Facebook also supports a variety of other social networking websites. Twitter is one, Digg is another. As these services are updated, so is Facebook.

The Syd's Eastside Auto Parts Page on Facebook:

Twitter is a microblogging system where users can give shout-outs in 140 character chunks. Although I would honestly recommend allowing up to 255 per post myself (and am often ticked off that it isn't), it is an interesting concept that allows some interactivity between friends. Plus, there are a variety of tools for it that I haven't even explored, yet.

Despite its micro limited posting format, Twitter seems to be not only a decent way to communicate, but also to promote your business, your websites, your blog, your portfolio, your groups and even your causes.

In the long run, Twitter works. But I do think 140 characters is too tightly wound and someone else will probably come along and offer the same idea with a more generous 255 character limit. Perhaps someone already does, and I am yet to find it.

But Twitter has also embedded itself into the social networking scene because a few of the social websites actually display your latest Twitter posts within your public profile page (once you have set it up with your username on Twitter). The result is that by using this one service, you could potentially update several other websites, including your own.

Our Page On Twitter:

Edmund's CarSpace
Edmunds sponsors a great automotive community website. Both individuals and businesses are welcome to sign-up for free. Each account has a blog available and automotive community groups are easy to start.

Sure, CarSpace is a way to get you into the Edmunds branded websites and further promote their brand. But if you look around their really isn't anything like this for the automotive community that I have found. There really aren't too many niche sites available that are dedicated to the automotive industries for automotive businesses, car clubs, or racing & auto enthusiasts.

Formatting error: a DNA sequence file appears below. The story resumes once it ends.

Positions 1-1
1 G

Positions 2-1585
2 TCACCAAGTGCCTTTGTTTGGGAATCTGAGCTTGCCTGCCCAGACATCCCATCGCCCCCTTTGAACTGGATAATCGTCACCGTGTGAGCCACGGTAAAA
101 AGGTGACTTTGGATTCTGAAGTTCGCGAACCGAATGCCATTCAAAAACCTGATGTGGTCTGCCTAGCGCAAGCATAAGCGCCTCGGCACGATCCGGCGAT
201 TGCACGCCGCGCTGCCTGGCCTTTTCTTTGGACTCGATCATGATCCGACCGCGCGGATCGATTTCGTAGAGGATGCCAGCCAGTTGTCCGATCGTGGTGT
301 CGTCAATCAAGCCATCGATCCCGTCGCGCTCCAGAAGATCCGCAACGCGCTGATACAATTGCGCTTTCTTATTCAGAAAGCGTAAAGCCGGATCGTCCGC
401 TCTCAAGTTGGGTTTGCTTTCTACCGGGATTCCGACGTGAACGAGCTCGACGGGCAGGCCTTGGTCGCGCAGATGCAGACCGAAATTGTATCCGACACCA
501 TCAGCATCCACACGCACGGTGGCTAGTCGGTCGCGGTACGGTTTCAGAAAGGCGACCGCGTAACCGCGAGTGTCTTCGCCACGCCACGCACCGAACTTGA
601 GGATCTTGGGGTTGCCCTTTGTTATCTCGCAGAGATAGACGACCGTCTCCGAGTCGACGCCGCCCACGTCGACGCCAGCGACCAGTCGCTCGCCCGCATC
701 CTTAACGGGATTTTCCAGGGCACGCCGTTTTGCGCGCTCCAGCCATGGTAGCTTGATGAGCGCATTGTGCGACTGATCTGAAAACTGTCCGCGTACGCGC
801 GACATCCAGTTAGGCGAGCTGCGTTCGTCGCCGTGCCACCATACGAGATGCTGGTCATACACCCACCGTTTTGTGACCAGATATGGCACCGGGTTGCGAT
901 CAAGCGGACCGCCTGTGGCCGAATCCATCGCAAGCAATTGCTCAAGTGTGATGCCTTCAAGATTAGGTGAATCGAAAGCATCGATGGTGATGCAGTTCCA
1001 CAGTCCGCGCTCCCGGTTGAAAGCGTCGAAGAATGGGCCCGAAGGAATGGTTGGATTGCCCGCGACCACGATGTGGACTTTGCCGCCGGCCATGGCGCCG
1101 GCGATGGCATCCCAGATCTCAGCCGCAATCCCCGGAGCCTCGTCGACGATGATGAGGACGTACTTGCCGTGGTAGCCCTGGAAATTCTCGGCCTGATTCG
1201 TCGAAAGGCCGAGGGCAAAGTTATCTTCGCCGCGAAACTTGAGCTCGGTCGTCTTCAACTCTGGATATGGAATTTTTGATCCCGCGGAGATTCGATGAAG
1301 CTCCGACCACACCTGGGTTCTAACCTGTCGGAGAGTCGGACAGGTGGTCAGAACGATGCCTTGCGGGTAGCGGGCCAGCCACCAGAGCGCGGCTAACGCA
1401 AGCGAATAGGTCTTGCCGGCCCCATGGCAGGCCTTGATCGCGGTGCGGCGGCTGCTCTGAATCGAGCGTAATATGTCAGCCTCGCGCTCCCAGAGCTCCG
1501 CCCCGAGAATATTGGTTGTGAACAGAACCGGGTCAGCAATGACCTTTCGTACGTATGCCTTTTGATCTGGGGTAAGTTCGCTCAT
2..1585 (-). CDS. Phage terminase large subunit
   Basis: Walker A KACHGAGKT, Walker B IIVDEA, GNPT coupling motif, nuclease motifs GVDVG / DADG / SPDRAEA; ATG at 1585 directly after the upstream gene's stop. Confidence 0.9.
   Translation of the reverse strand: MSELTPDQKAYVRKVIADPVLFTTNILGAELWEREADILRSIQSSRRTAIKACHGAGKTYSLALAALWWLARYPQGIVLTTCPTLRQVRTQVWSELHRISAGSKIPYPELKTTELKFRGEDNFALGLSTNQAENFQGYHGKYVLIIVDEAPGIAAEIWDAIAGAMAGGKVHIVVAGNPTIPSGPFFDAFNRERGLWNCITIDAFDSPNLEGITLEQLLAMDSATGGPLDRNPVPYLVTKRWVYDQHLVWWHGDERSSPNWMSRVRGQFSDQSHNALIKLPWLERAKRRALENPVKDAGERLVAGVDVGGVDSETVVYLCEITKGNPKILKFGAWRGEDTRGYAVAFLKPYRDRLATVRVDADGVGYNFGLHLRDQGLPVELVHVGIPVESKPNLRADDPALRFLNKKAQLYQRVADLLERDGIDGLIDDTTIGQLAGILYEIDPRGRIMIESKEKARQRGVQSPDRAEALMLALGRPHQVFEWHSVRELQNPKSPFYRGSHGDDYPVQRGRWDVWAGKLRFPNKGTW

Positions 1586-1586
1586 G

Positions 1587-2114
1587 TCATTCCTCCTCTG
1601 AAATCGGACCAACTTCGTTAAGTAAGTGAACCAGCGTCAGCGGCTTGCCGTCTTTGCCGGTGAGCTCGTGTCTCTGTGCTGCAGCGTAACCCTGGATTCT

I am just starting at CarSpace, but I'm not going to be giving up our blog here and shifting over to their blog, either. For now that will just compliment this one. So for now I'll kind of post there as I discover the website and figure out how we might best make use of its services. Because there is a whole community of like-minded people and a ready established market there to tap into if you know how to do it. Perhaps Syd's Eastside will eventually take that page over if it becomes important for us.

My Page at CarSpace:

One of the first social networking sites I signed-up a very long time ago was, a worldwide web bookmark (or shortcut) sharing site. Here I have been trying to keep track of all of our own websites, their pages and our pages on other sites that we belong to, though I now see that I have to update it quite a bit with these new listings for the social networking websites I have been joining.

Google also offers a bookmarking service, so that you can access your bookmarks anywhere. But Delicious goes a little further by allowing you to share your bookmarks with the rest of the world.

This is service is actually a fantastic idea and I think it will go far in the future as it has all sorts of possibilities for expansion. Some are already copying the idea (and even the format).